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Essential oils yield and heavy metals content of some aromatic medicinal plants grown in Ash-Shoubak Region, South of Jordan.

Introduction

The use of aromatic medicinal herbs to relieve and treat many human diseases has been increased in Jordan and around the world because of their mild features and low side effects. [1,2]. At present, there are many aromatic medicinal herbs widely cultivated and consumed in Jordan. Among these herbs, Thymus vulgaris L. (common thyme), Thymus serpyllum L. (wild thyme), and Salvia officinallis L. (sage) which are the most popular aromatic medicinal herbs used for medical purposes or maintaining good health [1,3,4].

T. vulgaris and T. serpyllum are aromatic producing high quality of essential oil required by the pharmaceutical, food and cosmetic industry [5-8] The pharmacological activities of this medicinal plant are antispasmodic, expectorant, antiseptic, antimicrobial, and antioxidant activity [9-11]. S.officinalis (Sage) is a herb considered mainly for its content of essential oil, it has been credited with a long list of medicinal uses: e.g. spasmolytic, antiseptic, astringent, antioxidant and antimicrobial [12-15]. Also, it is largely used as an infusion where polar compounds play a central role [15]. In Jordan, there are twenty species of Salvia cultivated or grow wildly [4,16] used to improve the taste of tea and included in many phytopreparations, for the treatment of inflammations, catarrhs, mouth and throat gargling [15,17].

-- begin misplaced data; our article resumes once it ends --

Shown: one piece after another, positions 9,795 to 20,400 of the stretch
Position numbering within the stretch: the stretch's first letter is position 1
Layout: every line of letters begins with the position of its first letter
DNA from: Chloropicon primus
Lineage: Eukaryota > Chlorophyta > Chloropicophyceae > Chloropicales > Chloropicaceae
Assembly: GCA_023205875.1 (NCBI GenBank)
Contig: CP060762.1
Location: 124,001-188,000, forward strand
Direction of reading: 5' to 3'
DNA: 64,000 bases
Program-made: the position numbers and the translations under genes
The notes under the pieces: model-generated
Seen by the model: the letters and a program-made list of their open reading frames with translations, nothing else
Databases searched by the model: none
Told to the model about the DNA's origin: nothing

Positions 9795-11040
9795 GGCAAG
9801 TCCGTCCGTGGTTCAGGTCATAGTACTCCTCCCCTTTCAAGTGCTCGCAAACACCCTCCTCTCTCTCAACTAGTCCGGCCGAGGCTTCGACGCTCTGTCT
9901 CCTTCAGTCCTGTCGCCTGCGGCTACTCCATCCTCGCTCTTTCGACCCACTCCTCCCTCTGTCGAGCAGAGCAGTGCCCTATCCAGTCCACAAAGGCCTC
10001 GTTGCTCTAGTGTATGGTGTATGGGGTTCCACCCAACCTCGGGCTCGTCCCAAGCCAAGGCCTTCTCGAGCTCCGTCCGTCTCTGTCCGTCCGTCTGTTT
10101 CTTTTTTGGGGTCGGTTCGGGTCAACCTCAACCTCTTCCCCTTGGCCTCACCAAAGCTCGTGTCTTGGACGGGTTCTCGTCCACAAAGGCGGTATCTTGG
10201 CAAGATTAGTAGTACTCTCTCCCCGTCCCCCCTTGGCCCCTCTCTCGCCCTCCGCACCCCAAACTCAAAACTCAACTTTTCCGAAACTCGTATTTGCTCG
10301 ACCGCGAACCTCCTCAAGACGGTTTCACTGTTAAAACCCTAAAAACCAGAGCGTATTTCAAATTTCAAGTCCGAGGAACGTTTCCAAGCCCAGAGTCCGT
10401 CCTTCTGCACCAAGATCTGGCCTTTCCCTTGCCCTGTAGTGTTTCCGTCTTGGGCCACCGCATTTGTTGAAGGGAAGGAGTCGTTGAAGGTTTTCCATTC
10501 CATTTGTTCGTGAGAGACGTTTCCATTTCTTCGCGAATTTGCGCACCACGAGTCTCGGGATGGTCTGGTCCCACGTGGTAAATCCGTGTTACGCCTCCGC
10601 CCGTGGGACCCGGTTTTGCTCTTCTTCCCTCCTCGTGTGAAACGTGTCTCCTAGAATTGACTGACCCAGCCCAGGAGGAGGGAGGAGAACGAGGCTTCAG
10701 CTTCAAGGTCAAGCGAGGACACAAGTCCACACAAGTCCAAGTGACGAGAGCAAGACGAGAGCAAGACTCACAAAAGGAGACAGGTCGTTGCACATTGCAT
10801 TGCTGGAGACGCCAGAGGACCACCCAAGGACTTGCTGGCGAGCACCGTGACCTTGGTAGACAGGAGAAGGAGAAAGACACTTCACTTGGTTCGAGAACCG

Medicinal herbs can be easily contaminated with heavy metals from the environment (soil, water, or air) during growth and the manufacturing processes when the ready-made products are produced [18]. Additional sources of heavy metal contamination are rainfall, atmospheric dust, plant protective agents, and fertilizers [19-21]. The level of essential elements in plants is conditional, the content being affected by the geochemical characteristics of the soil and by the ability of plants to selectively accumulate some of these elements [22-23].

Considering the complexity of these aromatic medicinal herbs and their inherent biological variation, it becomes necessary to evaluate their safety, efficacy and quality [3]. While many investigations of the quality values of aromatic medicinal plants grown in Jordan are being reported in the current literature [15,17,22] less emphasis has been made on the metal content of herbal products. As well as T. vulgaris L. T. serpyllum L. and S. officinallis L. have various applications in ethno pharmacology. It is important to have a good quality control to protect consumers from contamination [4]. Therefore, the aim of the present study was to carry out a comparative evaluation of essential oils yield and heavy metals content in Thymus vulgaris L., Thymus serpyllum L. and salvia officinallis L. grown in Ash-Shoubak, south environmental region in Jordan.

Materials and methods

Plant Material

Aerial parts of wild T.srpyllum, cultivated T.vulgaris and S.officinalis have been collected at vegetation during may, June and July 2008 respectively, from experimental area of the Ash-Shoubak University Collage, in Ash-shoubak region (30[degrees] 32N ,35[degrees] 33 E) in the southern altitudes of Jordan, 1365 m above the sea level. Ambient temperature is 4.11-19.9C[degrees] and seasonal means of rainfall is about 294.2mm/year. The collected plant materials were dried in draughty place at about 20[degrees]C, all specimens were identified on the basis of macroscopic characteristics by comparison with authentic sample and a voucher specimens were deposited by the Herbarium of Ash-Shoubak University College. The dried material of studied plants were separately crushed and mild in to small pieces and sieved through (0,5mm) mesh sieve.